Where Nestlé guzzles water, local residents doubt claims of negligible impact

Nestlé can pump more than 130 million gallons of water a year from a well in northwestern Michigan to bottle and sell, and it wants to increase that by 60 percent. But a sense of being exploited is propelling many residents to denounce Nestlé’s demand.

EVART, Mich. — The creek behind Maryann Borden’s house was once “a lovely little stream that just babbled along and never changed for decades,” she says. Now it is perhaps 12 feet across — half what it was, she reckons — with grassy islands impeding what used to be an uninterrupted flow.

“What happened?” Borden asked. “Nestlé happened. That’s what I think.” A lot of her neighbors think so, too.

Nestlé can pump more than 130 million gallons of water a year from a well near this northwestern Michigan town to bottle and sell. It’s a big business: Last year, for the first time, bottled water outsold carbonated soft drinks in the United States.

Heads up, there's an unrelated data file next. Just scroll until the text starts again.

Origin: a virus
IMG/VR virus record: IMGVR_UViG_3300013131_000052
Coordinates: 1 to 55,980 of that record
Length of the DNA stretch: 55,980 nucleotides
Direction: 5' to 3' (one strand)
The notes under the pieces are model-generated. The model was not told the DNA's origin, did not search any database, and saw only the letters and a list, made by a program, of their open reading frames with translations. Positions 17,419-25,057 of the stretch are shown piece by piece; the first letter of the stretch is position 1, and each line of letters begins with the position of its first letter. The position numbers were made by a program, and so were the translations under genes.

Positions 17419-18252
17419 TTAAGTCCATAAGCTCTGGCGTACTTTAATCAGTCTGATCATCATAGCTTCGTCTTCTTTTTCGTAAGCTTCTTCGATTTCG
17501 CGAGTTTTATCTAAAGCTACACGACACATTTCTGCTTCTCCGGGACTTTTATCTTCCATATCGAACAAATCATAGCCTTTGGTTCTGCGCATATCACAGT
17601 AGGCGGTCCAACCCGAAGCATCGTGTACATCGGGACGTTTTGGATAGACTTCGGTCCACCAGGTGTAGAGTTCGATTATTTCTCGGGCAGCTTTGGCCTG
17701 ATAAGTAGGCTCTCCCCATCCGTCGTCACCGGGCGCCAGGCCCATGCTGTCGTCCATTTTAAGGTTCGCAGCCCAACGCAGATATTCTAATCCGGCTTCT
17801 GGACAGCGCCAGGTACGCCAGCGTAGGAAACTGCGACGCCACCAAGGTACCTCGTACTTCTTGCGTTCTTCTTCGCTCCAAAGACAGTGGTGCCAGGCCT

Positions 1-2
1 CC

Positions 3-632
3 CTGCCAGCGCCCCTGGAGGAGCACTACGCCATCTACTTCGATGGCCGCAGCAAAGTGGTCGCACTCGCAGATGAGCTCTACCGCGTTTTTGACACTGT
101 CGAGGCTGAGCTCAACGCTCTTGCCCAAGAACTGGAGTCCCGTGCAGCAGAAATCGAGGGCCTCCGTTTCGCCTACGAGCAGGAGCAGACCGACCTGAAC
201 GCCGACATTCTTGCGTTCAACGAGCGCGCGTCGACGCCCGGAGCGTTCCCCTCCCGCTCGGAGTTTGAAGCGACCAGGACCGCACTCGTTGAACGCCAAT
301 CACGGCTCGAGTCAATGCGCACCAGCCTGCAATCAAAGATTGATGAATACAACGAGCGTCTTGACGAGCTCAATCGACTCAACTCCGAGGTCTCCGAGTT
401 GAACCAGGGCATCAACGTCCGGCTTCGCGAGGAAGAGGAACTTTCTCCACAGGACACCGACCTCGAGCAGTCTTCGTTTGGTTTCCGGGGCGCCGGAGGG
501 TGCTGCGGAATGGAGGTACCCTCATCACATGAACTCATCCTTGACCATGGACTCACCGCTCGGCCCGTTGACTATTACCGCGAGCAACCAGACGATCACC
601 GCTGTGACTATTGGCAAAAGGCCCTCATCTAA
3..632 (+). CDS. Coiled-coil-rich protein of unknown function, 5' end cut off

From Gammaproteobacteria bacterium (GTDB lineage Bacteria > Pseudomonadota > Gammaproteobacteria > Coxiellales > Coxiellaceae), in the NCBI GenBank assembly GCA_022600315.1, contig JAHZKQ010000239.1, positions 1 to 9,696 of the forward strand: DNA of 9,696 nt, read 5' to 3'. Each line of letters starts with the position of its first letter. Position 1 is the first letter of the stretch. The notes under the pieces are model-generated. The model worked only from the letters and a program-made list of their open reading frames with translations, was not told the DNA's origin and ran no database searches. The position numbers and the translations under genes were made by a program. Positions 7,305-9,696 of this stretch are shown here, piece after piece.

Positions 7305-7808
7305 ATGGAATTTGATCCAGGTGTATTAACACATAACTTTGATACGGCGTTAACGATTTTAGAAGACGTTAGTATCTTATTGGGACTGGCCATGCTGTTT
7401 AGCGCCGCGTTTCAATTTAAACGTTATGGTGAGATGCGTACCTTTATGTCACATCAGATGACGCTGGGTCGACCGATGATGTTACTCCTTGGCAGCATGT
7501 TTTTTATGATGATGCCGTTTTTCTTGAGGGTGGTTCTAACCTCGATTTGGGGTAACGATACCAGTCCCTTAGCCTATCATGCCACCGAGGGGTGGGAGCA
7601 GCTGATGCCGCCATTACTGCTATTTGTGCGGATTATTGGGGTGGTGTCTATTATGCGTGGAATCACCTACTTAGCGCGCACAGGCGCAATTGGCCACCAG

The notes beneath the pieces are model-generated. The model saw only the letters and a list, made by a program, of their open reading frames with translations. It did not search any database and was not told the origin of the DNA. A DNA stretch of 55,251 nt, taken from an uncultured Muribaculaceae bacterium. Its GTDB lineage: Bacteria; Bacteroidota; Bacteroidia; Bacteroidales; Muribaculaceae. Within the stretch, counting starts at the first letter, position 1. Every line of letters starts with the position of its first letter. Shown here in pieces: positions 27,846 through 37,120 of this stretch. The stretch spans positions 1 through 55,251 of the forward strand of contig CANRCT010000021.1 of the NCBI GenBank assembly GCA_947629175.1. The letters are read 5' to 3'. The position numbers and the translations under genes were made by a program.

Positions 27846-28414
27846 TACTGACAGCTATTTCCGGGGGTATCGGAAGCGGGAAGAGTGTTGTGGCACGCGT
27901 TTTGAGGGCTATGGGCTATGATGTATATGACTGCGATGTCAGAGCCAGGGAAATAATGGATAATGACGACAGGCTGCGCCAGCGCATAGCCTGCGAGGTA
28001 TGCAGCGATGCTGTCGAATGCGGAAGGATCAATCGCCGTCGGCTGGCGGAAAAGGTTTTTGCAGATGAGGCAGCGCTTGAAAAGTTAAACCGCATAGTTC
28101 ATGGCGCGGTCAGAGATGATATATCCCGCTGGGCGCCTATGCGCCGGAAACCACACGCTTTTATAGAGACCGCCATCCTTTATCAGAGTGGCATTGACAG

And now Nestlé wants more. It has applied to increase its pumping allowance at the well by 60 percent. The application, which the Michigan Department of Environmental Quality is expected to rule on within months, has catalyzed opposition in part because of what Nestlé pays for most of the water it bottles: nothing. That is, it pays only a $200 annual permit fee to pump from wells it owns (like this one) or leases.

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“Having anybody take away some of the very best water that should be going into the creeks and the Muskegon River and eventually Lake Michigan, that’s a big deal,” said Jeff Ostahowski, vice president of Michigan Citizens for Water Conservation, who lives 25 miles from Evart. “That Nestlé does it for free? That’s just crazy.”

Actually, it is standard; landowners and commercial businesses have long had rights in much of the United States to use as much water as they want free if they drill and pump it themselves. Even customers…

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